I had a lot of delivery complications and my twins were on formula from the beginning as I needed to recover and my milk hadn't come in yet. I am very lucky that when my milk did come in I had enough for both babies, as I know this is not the case for many twin moms. I was pumping after each nursing session to help get my supply up then stopped after a couple weeks when I had my supply. I initially was giving formula/breastfeeding/pumped milk combos but in the first month weaned the formula and pumping off and was breastfeeding exclusively.

    What saved me in the early days when nursing took 20-30 min was tandem feeding. During the day I only tandem fed or else it felt like I was feeding all the time. Also in the very beginning I did some pumping at night and fed bottles so others could feed while I slept. Breastfeeding can be any combination of feeding/pumping - whatever works for you.

    If you can stick with breastfeeding you will be greatly rewarded by months 3-4. My twins now take about 5 min to nurse and it is SO much more convenient than having to make formula or pump and give bottles.
  6. Amycplus

    Amycplus Well-Known Member

    Congratulations! Glad you reached out. I had troubles at first for sure. One if my babies lost weight, got jaundice, wouldn't latch properly etc. The things that helped were: cranio sacral therapy to help with the latch, a good lactation consultant and postpartum doula if you can. If you are supplementing with formula, consider a SNS that gives the formula through a tube in the breast. I still look back on that tube with frustration because it was so hard to use, but also gratitude because it kept my babes nursing. With these supports and a lot of persistence, my babes haven't had any formula since those first two weeks and we are still breastfeeding at 10 months. Those early supports are crucial and this forum is a huge help. Good luck!
  7. 3under2!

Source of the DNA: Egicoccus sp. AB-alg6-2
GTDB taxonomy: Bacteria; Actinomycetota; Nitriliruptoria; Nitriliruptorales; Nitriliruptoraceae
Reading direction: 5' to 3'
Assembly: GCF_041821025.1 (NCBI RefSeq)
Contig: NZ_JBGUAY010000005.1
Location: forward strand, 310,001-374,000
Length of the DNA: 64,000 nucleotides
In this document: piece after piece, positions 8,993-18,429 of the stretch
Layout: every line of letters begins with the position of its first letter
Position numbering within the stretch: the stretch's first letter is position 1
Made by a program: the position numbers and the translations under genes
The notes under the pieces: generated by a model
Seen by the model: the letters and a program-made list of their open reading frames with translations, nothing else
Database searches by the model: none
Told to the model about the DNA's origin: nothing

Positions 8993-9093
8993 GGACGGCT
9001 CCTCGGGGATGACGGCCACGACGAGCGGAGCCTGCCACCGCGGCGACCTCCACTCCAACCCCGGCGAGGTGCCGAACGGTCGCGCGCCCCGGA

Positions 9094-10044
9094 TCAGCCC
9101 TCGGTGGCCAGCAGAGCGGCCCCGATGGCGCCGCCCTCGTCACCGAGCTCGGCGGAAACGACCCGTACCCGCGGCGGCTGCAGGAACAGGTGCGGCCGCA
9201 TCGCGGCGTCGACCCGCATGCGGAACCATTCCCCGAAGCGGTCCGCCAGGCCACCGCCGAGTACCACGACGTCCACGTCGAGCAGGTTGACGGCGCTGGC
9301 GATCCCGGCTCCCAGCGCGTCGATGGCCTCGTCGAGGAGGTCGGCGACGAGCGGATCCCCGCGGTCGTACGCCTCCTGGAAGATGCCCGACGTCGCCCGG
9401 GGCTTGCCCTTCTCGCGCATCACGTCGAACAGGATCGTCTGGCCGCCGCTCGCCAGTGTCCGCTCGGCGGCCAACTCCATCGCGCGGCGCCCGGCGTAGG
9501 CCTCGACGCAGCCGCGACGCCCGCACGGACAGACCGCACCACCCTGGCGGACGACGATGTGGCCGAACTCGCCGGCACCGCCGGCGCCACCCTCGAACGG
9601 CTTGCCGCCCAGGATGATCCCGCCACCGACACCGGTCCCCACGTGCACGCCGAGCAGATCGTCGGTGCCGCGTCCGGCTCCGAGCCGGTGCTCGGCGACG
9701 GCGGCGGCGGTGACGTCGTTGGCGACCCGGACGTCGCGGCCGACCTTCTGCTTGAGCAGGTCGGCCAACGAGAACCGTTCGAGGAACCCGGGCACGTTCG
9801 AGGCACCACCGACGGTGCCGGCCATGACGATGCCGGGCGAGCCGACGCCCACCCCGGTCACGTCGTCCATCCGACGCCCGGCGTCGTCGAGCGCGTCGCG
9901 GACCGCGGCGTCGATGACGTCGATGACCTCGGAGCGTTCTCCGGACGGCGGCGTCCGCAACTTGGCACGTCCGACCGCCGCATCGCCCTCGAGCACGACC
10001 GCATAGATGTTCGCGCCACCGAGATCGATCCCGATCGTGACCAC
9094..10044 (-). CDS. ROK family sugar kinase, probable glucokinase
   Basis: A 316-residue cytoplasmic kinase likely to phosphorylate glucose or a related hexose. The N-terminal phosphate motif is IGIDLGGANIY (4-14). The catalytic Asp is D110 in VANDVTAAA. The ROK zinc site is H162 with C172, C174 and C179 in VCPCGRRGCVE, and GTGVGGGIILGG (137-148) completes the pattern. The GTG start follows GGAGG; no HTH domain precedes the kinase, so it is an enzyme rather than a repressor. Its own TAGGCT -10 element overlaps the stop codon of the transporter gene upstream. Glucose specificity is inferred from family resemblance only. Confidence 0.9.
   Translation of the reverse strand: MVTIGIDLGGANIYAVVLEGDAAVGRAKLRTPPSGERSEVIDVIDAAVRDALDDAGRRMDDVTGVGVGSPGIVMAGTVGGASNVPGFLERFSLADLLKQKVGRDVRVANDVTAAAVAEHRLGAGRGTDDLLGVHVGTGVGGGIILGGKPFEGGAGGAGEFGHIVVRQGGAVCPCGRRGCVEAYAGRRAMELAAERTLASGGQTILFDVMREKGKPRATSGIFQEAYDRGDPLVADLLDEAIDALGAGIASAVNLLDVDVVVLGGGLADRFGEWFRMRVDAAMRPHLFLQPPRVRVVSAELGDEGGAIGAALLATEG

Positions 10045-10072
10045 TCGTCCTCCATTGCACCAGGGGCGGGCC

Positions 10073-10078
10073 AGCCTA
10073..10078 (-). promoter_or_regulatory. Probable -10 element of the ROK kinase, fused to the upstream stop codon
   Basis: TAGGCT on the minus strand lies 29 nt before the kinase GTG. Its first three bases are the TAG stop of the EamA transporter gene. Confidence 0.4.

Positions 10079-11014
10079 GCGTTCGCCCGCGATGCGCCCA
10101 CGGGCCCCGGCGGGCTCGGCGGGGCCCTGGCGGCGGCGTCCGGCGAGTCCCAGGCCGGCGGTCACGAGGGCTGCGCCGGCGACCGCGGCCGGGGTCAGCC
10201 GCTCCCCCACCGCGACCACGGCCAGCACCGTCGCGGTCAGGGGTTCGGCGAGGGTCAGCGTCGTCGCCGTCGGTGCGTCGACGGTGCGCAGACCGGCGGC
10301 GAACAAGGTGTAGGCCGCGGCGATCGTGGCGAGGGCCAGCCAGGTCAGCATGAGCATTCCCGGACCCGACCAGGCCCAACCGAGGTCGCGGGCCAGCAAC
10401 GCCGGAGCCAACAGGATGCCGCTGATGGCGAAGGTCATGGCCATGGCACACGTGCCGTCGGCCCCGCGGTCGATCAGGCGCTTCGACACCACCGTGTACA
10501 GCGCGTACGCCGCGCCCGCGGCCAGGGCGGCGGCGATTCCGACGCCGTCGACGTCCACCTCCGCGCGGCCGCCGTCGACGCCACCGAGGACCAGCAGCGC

3under2! Well-Known Member

    Congrats on your babies!!! Thank G-d I was (am) able to successfully BF my twins, here are my tips:

    1. Don't stress so much about them losing a few ounces, especially for a birth where IV/fluids is used because the babies retain water from the fluids (just like we do) and pee it out after birth and 'lose weight' from it, in addition to the 2-3 oz that is normal for them to lose after birth. They will gain it back before you know it.

    2. Find a lactation consultant who you like and you feel is competent, it is totally worth the money spent!

    3. Have them checked for tongue ties by the lactation consultant, not the pediatrician, that often affects latch, all three of my kiddos had it, my twins had theirs snipped at 2 mos old and nursing became MUCH easier and more comfortable.

    4. Someone here posted this fantastic video on youtube about how to tandem nurse infants while alone:

    5. Tandem nursing will help keep your supply up, also double pumping when your milk comes in, in addition to nursing, will help keep it going even better. I would suggest pumping a bit to relieve the engorgement to make it easier for the babies to latch, nurse them, then pump afterwards. Then you will also have a stash to offer instead of formula.

    Forgot to write--congrats again and good luck!!
    1 person likes this.
  8. Debbiemichelle

    Debbiemichelle Well-Known Member

    Thanks so much to everyone for your great comments, thoughts, ideas, suggestions, and encouragement! I read all of the posts out loud to Debbie (while she's breast feeding ) and we are feeling a lot better with things. Both babies are nursing like champs on the shields, and Debbie's supply is enough now to use pumped milk as a supplement with formula only rarely. We have a great friend who is a maternity nurse, and she has been helping us with lactation issues, but perhaps we'll look into a specific lactation consultant too. It has been really helpful to hear how each of you were each able to flexibly respond to your situations and able to persevere. As new parents is is great to know that we are not alone in having difficulty with breastfeeding, and with your encouragement we'll just keep taking it a day at a time and doing what is best for our babies and our situation. Thanks so much for your support!

    ~Jesse (& Debbie & Lucy & Maren)
  9. j-squared

    j-squared Well-Known Member

    Glad to hear things are going better! :)

    I was going to recommend tandem nursing as that can help the babies help each other stay latched and sucking. My DD had trouble latching the first 10 days or so and always did better if I latched her brother on, let him get the let down (fortunately, he was born a nursing champ) and then popper her on so she didn't have to suck hard at first to get milk (which encouraged her to keep nursing and stay latched).

    I did something similar to the video posted above and having a double twin nursing pillow really helped.